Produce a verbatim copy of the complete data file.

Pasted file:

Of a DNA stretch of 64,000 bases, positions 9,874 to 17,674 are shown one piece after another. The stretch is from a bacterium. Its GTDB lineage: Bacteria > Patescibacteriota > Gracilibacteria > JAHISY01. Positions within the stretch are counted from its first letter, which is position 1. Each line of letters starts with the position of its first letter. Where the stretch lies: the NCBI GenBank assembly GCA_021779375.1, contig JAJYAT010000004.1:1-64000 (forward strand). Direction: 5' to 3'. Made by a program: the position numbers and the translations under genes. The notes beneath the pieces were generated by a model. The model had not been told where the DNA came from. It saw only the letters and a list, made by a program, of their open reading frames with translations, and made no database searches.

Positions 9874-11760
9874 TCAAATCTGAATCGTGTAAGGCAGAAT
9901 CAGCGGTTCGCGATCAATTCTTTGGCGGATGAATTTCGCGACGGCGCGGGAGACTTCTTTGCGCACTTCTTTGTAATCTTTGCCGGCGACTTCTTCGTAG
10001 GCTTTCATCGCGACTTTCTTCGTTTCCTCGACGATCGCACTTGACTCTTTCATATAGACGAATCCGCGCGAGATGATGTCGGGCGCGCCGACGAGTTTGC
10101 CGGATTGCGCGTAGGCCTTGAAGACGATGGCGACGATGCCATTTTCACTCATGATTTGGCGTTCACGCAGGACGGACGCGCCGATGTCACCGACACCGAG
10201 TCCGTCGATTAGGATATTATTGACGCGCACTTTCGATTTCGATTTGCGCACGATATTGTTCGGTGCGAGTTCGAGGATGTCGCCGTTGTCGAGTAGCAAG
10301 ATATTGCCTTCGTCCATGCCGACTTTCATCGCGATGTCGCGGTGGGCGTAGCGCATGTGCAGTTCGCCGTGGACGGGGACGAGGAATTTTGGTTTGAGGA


Of a DNA stretch of 64,000 bases, positions 9,874 to 17,674 are shown one piece after another. The stretch is from a bacterium. Its GTDB lineage: Bacteria > Patescibacteriota > Gracilibacteria > JAHISY01. Positions within the stretch are counted from its first letter, which is position 1. Each line of letters starts with the position of its first letter. Where the stretch lies: the NCBI GenBank assembly GCA_021779375.1, contig JAJYAT010000004.1:1-64000 (forward strand). Direction: 5' to 3'. Made by a program: the position numbers and the translations under genes. The notes beneath the pieces were generated by a model. The model had not been told where the DNA came from. It saw only the letters and a list, made by a program, of their open reading frames with translations, and made no database searches.

Positions 9874-11760
9874 TCAAATCTGAATCGTGTAAGGCAGAAT
9901 CAGCGGTTCGCGATCAATTCTTTGGCGGATGAATTTCGCGACGGCGCGGGAGACTTCTTTGCGCACTTCTTTGTAATCTTTGCCGGCGACTTCTTCGTAG
10001 GCTTTCATCGCGACTTTCTTCGTTTCCTCGACGATCGCACTTGACTCTTTCATATAGACGAATCCGCGCGAGATGATGTCGGGCGCGCCGACGAGTTTGC
10101 CGGATTGCGCGTAGGCCTTGAAGACGATGGCGACGATGCCATTTTCACTCATGATTTGGCGTTCACGCAGGACGGACGCGCCGATGTCACCGACACCGAG
10201 TCCGTCGATTAGGATATTATTGACGCGCACTTTCGATTTCGATTTGCGCACGATATTGTTCGGTGCGAGTTCGAGGATGTCGCCGTTGTCGAGTAGCAAG
10301 ATATTGCCTTCGTCCATGCCGACTTTCATCGCGATGTCGCGGTGGGCGTAGCGCATGTGCAGTTCGCCGTGGACGGGGACGAGGAATTTTGGTTTGAGGA